The PEOPLE of the State of New York, Respondent, v. Craig WILLIAMS, Defendant-Appellant.
Judgment, Supreme Court, Bronx County (George Covington, J.), rendered February 26, 1997, convicting defendant, after a jury trial, of robbery in the second degree and assault in the second degree, and sentencing him to concurrent terms of 7 1/212 to 15 years and 3 1/212 to 7 years, respectively, and order, same court (John Byrne, J.), entered on or about October 4, 2000, which denied defendant's motion pursuant to CPL 440.10 to vacate the judgment, unanimously affirmed.
The court properly exercised its discretion in denying defendant's mistrial motion based on his physical condition, consisting of some facial swelling and bruises, which the court assessed as too insignificant to prejudice the jury (see, People v. Brown, 202 A.D.2d 266, 267, 609 N.Y.S.2d 2, lv. denied 83 N.Y.2d 964, 616 N.Y.S.2d 17, 639 N.E.2d 757; People v. Jones, 213 A.D.2d 184, 623 N.Y.S.2d 570, lv. denied 85 N.Y.2d 975, 629 N.Y.S.2d 735, 653 N.E.2d 631). Defendant's injuries, even if noticeable, would not necessarily cause a jury to assume that defendant was incarcerated or to draw any unfavorable inference against him, particularly since the court charged the jury that it was not to consider defendant's physical condition, which instruction the jury is presumed to have followed (see, People v. Davis, 58 N.Y.2d 1102, 1104, 462 N.Y.S.2d 816, 449 N.E.2d 710). The alleged misconduct of correction officers in inflicting those injuries was not designed to affect the judicial proceedings and was therefore not a basis for a mistrial (see, People v. Brown, 136 A.D.2d 1, 525 N.Y.S.2d 618, lv. denied 72 N.Y.2d 857, 532 N.Y.S.2d 507, 528 N.E.2d 897, cert. denied 488 U.S. 897, 109 S.Ct. 240, 102 L.Ed.2d 229). Although defendant requested an investigation, by some unspecified “agency”, into the conduct of the correction officers, he never requested a judicial hearing into the extent or causes of his injuries or his mental and physical competency to stand trial, though the court offered him an opportunity to make a record. Accordingly, the issue of whether such a hearing should have been conducted is unpreserved and we decline to review it in the interest of justice. Were we to review this claim, we would find that no hearing was necessary given the court's observations that the injuries were minor (see, People v. Tortorici, 92 N.Y.2d 757, 686 N.Y.S.2d 346, 709 N.E.2d 87, cert. denied 528 U.S. 834, 120 S.Ct. 94, 145 L.Ed.2d 80). Defendant's CPL 440.10 motion to vacate the judgment, made on the above grounds, but supported with various exhibits not part of the trial record, was properly denied. While a 440 motion is designed for the purpose of developing facts dehors the trial record, this does not apply to facts that should have been placed on the record during trial (see, CPL 440.10[a] ). Here, as noted, defendant made no request for a judicial hearing as to any of the issues raised on his appeal and 440 motion. Furthermore, the issues of whether the trial court should have granted the mistrial motion or conducted a hearing are issues that may be resolved on the existing record (see, CPL 440.10[b] ). In any event, were we to reach the motion on the merits, we would find no basis for vacatur. The prison medical records submitted in connection with the motion confirm the trial court's assessment that the injuries were not significant.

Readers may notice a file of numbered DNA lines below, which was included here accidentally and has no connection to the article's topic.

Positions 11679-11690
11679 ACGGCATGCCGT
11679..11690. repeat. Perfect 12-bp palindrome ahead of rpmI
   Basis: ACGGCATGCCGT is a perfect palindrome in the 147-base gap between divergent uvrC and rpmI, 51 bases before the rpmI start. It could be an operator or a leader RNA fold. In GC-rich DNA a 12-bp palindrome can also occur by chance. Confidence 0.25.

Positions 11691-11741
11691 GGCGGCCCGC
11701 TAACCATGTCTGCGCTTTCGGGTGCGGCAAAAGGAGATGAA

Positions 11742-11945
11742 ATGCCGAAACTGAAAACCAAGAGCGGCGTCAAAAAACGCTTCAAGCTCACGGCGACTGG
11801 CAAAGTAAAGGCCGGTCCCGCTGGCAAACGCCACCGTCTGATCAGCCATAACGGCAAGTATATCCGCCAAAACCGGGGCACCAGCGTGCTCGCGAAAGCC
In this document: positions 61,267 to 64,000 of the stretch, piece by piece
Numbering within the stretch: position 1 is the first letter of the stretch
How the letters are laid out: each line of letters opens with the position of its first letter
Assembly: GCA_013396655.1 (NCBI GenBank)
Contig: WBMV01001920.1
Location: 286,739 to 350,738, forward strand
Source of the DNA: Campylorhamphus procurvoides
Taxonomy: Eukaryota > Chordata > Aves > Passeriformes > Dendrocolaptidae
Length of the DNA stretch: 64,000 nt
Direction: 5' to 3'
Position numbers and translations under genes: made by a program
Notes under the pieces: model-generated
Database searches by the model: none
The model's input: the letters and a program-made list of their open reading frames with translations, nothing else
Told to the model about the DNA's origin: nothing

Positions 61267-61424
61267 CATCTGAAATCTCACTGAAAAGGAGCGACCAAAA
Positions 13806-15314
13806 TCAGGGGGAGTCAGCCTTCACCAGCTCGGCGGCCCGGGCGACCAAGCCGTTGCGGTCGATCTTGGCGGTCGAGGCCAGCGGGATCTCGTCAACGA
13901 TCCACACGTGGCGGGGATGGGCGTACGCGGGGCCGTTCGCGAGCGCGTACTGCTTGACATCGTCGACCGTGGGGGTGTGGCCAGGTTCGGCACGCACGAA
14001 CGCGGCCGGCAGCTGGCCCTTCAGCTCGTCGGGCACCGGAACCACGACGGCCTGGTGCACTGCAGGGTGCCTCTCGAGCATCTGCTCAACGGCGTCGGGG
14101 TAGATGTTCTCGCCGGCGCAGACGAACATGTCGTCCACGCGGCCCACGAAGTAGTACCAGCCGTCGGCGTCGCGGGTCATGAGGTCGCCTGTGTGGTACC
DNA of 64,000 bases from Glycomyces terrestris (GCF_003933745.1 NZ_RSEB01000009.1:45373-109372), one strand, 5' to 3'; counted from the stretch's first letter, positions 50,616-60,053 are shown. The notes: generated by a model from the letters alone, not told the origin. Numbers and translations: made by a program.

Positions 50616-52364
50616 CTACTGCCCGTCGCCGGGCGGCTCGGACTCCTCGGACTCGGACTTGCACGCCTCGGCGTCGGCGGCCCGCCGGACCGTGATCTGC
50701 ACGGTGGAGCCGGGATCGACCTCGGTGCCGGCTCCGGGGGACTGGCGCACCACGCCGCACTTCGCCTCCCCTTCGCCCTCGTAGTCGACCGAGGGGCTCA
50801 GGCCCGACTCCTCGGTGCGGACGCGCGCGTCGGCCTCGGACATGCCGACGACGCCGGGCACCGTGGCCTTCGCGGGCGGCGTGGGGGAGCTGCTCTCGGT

The court properly exercised its discretion in denying defendant's mistrial motion following a police witness's inadvertent disclosure of inadmissible uncharged crimes evidence (see, People v. Young, 48 N.Y.2d 995, 425 N.Y.S.2d 546, 401 N.E.2d 904). The court immediately sustained an objection and offered to give a curative instruction, which offer defendant did not accept. In any event, any error was harmless in light of the overwhelming evidence of defendant's guilt.
We have considered and rejected defendant's remaining claims.